By Desmond Molloy
Midway through its third year in power, the Bharatiya Janata Political Party’s sectarian character has overtaken its early commitment to economic reform in India.
At a macroeconomic level, India never experienced the miracle years that swept over its richest and most powerful Asian counterparts. In the early 1990s, New Delhi reformed its state-controlled industries, leading to temporary hopes of a South Asian economic revolution. But a quarter century later, those hopes are little more than a distant dream. China, which initiated its own long march to economic liberalism around the same time, is a middle-income country today, with more than twice India’s per capita GDP.
In large part, this was because of the two countries’ wildly divergent political systems. Throughout the 20th century, both New Delhi and Beijing were one-party capitals, controlled by the Gandhi family’s Congress Party and Mao Zedong’s Communist Party, respectively. Nevertheless, their paths diverged near the end of the Cold War. While Deng Xiaoping chose to purge the Mao family’s influence from the Chinese Politburo, he offered his citizens a bargain—economic growth in exchange for an authoritarian system—the Congress Party stuck with a kind of “goulash democracy”, combining electoral democracy with the lubricating effects of corruption to retain its grip on power without needing to resort to violence. India paid the price for this decision; between the beginning of liberalization and the Great Recession, foreign direct investment lagged that in China, depriving India of the cash it needed to upgrade its infrastructure and improve the quality of life.
It was against this backdrop that the Congress Party fell from grace in 2014, displaced by the Hindu nationalists of the Bharatiya Janata Party. Their ascension to power was greeted with trepidation worldwide; the BJP’s charismatic leader, Narendra Modi, had previously been accused of standing aside during sectarian killings of Muslims during his tenure as head of the state of Gujarat. Indeed, several countries had to lift travel bans against him upon his election. Nor was he unusual within his party; many BJP MPs (Modi included) also belong or once belonged to the Rashtriya Swayamsevak Sangh, a paramilitary Hindu organization dedicated to protecting Indian identity from what they see as a Muslim menace. Nevertheless, Modi inspired hope for those who believed in a stronger India. This was because of his commitment to reforms; the new prime minister had run a tight ship as state premier in Gujarat. Because of the drag of corruption on economic growth, such policies at the national level could have unchained a great deal of the country’s latent economic potential. Modi even seemed committed to addressing the country’s endemic poverty; himself the son of a poor tea seller, the Gujarati populist vowed to improve sanitation, ending open defecation by October 2019.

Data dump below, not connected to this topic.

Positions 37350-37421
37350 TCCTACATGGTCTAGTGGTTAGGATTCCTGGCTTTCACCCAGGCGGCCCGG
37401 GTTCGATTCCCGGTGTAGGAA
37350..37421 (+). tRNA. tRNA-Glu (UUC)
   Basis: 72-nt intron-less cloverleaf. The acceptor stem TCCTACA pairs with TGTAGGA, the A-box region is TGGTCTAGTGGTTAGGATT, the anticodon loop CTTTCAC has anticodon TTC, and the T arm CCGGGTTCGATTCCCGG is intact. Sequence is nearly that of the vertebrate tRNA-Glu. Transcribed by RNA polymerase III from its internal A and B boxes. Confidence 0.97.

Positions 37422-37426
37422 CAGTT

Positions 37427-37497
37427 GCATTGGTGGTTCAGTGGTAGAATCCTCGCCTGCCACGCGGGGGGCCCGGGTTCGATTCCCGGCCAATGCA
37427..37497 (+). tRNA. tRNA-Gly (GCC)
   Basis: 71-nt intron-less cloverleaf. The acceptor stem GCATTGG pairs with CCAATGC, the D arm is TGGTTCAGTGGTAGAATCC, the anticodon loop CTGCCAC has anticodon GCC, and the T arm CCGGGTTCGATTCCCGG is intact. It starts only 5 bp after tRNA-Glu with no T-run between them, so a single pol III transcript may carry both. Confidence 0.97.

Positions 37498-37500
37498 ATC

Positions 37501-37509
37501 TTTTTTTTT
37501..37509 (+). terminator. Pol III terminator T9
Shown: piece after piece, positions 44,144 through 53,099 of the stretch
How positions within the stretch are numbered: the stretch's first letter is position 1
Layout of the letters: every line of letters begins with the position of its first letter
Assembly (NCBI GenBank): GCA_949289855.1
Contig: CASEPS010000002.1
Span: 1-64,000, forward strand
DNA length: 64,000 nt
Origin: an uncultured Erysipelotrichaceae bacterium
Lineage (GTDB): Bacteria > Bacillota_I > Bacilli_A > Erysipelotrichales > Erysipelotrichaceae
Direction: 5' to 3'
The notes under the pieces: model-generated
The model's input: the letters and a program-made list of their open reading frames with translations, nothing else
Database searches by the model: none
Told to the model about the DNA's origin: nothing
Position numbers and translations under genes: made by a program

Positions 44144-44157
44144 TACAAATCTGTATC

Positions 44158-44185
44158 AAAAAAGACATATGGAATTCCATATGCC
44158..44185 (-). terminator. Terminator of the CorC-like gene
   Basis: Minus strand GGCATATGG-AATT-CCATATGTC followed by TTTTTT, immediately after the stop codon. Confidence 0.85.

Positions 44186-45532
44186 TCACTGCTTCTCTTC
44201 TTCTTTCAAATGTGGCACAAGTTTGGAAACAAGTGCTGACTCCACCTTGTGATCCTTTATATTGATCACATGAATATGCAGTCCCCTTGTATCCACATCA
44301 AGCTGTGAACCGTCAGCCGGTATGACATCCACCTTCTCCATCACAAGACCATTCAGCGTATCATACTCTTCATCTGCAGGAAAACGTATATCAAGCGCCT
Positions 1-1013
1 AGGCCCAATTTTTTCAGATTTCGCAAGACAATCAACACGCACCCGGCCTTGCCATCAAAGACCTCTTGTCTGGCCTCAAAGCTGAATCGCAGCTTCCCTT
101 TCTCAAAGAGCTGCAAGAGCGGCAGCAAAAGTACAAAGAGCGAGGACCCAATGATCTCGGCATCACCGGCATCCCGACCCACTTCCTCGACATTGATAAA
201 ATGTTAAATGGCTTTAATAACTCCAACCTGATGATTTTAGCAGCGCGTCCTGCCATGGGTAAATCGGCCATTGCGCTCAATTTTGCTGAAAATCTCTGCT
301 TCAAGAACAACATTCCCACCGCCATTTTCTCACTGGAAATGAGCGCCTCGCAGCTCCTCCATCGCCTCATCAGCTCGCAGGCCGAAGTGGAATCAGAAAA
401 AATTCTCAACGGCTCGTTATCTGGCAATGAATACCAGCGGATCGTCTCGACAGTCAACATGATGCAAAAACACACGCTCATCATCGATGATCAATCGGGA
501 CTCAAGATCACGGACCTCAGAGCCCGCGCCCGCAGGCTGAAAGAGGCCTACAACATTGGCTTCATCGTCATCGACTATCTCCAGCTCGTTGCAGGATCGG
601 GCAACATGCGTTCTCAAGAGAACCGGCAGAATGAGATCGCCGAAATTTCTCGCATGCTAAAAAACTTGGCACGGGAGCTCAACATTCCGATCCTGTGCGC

Early in Modi’s term, it seemed like the answer would be a resounding “yes”
The early optimism is gone. Three and a half years into the Modi era, India has changed relatively little. A government that had promised 9% annual growth has barely managed 7%. A controversial scheme to spontaneously withdraw most of the country’s currency in the hopes of flushing out the black market produced chaos. Even Modi’s toilet scheme has languished; more than 60% of the latrines built under his Swachh Bharat Abhiyan initiative are without running water, making them little more than porcelain works of modern art.
Worse yet, the BJP’s governance has been marred by exactly the kind of sectarian policymaking that its opponents feared. In the early summer of 2017, the Ministry of Environment announced a ban of the sale of cattle, sacred in Hinduism, for slaughter (Times of India). Subsequently, Hindu mobs killed several Muslims suspected of slaughtering cattle. Outside official policies, individual BJP officials often take an even harder line. In 2017 alone, individual MPs have suggested that the minority Jain sect should not be compared to the “very violent” Muslim community, accused Muslims of straining the country’s natural resources by having too many children, and warned that terrorism will plague the country as long as it has a Muslim population. This week, popular culture was dragged into the mess. Ahead of the release of the Bollywood epic Padmavati, a BJP MP called for the lead actress to be maimed in reprisal for a love scene with a Muslim character. Warning that it offended religious sentiment, Modi’s home state of Gujarat banned the film altogether. The state has become a microcosm of the BJP’s rule as a whole. Despite endemic violence against Muslims, Gujarat had received praise for its good governance and growing economy. Now, it has sunk into sectarianism once more. Whether the BJP will break this pattern and turn back to development in the year and a half left before India’s next general election remains an open question. If they fail to do so, the economic gap with China is unlikely to narrow in the foreseeable future.